Changes for Autism

Manny Vela has served on the state's Autism Council and on the Task Force for Children with Special Needs.

He has personal experience to qualify him for this type of work - his own 18-year-old son Manny Mac, was diagnosed at the age of 3 with a form of autism commonly known as Asberger's.

Vela said at that time, the services his family needed were not available in the Rio Grande Valley, and they had to travel to Houston.

However, he TMs glad much has changed in the way of diagnosing the disorder, over the past two decades.

"They are developing new techniques in regards to be able to diagnose children at a much earlier age, Vela said.

Researchers say that children should be diagnosed twice before the age of five, and right now they're being diagnosed after or at the age of five." According to national numbers, about one in every 110 children will be diagnosed with some form of autism.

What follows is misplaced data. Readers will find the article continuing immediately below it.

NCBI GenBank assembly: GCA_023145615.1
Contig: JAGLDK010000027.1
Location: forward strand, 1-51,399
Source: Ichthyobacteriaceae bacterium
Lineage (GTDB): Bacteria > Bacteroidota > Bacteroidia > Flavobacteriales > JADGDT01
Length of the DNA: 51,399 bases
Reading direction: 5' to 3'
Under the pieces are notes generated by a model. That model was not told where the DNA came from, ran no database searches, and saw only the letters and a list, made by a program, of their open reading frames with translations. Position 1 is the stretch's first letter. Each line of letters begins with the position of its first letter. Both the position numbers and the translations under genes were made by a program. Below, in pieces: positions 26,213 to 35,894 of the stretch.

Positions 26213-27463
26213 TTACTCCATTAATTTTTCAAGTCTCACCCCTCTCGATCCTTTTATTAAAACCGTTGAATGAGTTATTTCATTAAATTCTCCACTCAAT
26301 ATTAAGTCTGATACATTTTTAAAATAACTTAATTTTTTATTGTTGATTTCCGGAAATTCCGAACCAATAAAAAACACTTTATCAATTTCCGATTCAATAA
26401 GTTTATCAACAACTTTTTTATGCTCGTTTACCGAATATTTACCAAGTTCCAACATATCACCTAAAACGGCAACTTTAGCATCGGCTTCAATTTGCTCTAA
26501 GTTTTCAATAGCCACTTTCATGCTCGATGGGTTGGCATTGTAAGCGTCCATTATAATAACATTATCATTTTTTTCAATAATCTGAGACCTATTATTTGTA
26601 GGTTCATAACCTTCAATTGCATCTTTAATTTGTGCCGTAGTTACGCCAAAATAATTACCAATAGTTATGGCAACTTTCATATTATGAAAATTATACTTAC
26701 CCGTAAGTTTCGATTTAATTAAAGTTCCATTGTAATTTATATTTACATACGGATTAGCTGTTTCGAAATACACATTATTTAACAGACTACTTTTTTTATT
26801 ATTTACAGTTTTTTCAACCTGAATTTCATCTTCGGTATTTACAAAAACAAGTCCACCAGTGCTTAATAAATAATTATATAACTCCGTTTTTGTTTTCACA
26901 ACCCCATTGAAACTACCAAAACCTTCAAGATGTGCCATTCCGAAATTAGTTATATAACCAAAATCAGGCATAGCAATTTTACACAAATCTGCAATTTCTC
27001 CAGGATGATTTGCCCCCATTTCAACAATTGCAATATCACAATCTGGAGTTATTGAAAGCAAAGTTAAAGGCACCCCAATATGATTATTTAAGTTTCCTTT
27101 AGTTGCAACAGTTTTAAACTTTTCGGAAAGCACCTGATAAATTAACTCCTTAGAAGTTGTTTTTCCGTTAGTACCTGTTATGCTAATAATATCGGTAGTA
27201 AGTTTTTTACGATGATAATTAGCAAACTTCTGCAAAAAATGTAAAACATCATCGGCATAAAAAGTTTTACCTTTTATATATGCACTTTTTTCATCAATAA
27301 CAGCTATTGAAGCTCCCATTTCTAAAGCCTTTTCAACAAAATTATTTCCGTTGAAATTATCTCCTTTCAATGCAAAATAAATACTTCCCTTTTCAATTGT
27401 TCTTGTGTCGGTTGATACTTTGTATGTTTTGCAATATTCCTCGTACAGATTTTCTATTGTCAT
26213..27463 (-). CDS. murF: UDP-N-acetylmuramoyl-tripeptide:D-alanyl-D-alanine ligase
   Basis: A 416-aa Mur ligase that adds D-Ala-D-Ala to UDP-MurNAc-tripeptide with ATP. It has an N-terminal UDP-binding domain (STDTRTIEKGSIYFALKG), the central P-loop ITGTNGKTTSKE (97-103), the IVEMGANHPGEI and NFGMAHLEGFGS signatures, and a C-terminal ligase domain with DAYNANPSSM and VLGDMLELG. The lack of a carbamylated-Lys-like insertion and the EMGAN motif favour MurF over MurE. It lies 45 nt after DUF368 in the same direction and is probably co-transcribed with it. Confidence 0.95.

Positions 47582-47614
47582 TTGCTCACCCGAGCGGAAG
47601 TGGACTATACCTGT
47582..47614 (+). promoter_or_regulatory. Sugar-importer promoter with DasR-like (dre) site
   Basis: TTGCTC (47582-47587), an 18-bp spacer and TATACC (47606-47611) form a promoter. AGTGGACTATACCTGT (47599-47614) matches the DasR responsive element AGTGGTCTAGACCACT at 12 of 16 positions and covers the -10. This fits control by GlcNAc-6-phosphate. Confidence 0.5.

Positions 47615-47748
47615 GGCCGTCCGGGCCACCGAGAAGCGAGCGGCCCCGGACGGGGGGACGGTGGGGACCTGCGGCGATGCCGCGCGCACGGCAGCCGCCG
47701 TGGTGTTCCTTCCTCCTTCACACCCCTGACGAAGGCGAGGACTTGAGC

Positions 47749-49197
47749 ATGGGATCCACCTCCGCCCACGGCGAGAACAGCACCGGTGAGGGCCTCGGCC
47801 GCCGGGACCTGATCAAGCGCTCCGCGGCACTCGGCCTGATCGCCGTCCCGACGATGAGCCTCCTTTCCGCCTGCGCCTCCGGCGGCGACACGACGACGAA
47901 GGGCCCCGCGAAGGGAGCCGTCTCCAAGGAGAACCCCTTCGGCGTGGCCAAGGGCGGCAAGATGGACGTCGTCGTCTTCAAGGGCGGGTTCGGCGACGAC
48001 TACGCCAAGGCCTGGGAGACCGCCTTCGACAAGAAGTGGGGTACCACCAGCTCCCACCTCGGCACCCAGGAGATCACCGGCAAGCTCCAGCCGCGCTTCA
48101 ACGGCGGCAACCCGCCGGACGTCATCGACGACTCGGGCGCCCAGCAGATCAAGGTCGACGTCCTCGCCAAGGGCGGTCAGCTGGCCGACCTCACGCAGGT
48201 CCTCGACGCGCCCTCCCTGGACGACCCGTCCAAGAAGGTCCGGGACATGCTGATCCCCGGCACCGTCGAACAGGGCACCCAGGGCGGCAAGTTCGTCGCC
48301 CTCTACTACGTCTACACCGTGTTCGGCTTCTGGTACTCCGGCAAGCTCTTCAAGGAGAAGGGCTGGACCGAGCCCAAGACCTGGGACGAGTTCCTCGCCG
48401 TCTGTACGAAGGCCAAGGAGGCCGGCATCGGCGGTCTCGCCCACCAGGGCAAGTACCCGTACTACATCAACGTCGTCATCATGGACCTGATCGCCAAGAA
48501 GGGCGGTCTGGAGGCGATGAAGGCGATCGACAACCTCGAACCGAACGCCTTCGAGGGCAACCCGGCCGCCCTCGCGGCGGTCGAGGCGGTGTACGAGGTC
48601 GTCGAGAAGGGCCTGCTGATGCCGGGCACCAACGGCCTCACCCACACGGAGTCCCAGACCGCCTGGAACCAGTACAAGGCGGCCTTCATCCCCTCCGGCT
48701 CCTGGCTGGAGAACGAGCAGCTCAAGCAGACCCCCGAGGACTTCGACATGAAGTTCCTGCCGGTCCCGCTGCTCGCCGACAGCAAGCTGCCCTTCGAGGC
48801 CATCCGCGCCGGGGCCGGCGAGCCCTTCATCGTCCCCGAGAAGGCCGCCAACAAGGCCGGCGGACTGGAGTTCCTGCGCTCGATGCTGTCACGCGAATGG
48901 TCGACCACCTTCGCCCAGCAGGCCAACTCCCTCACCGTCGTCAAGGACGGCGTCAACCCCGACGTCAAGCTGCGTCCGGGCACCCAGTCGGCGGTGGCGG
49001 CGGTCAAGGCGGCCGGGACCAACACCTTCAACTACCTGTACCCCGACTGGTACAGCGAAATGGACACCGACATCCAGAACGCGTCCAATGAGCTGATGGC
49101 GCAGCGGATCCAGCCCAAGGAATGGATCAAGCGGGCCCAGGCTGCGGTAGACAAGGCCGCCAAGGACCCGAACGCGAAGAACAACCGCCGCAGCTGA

Vela said the numbers don TMt indicate they TMll slow down, so the earlier people deal with it, the better it will be in creating functioning citizens out of those children diagnosed.

"Autism is not curable, but what you can do is in fact address those characteristics at the earliest stage possible by the age of three, Vela said.

Studies have shown that the outcomes are very positive."

While Vela likes the earlier start on the diagnosis, a change he doesn TMt think is moving in a positive direction is that the definition of what autism is defined as, could soon be refined.

That could mean that if the criteria changes, individuals with high-functioning forms of the disorder such as Asberger's might no longer have access to certain services.

"These are services starting at counseling services, speech therapy services, occupational therapy services, independent living services, psychiatric services - so services involving the most basic aspects of being able to lead and live an independent life."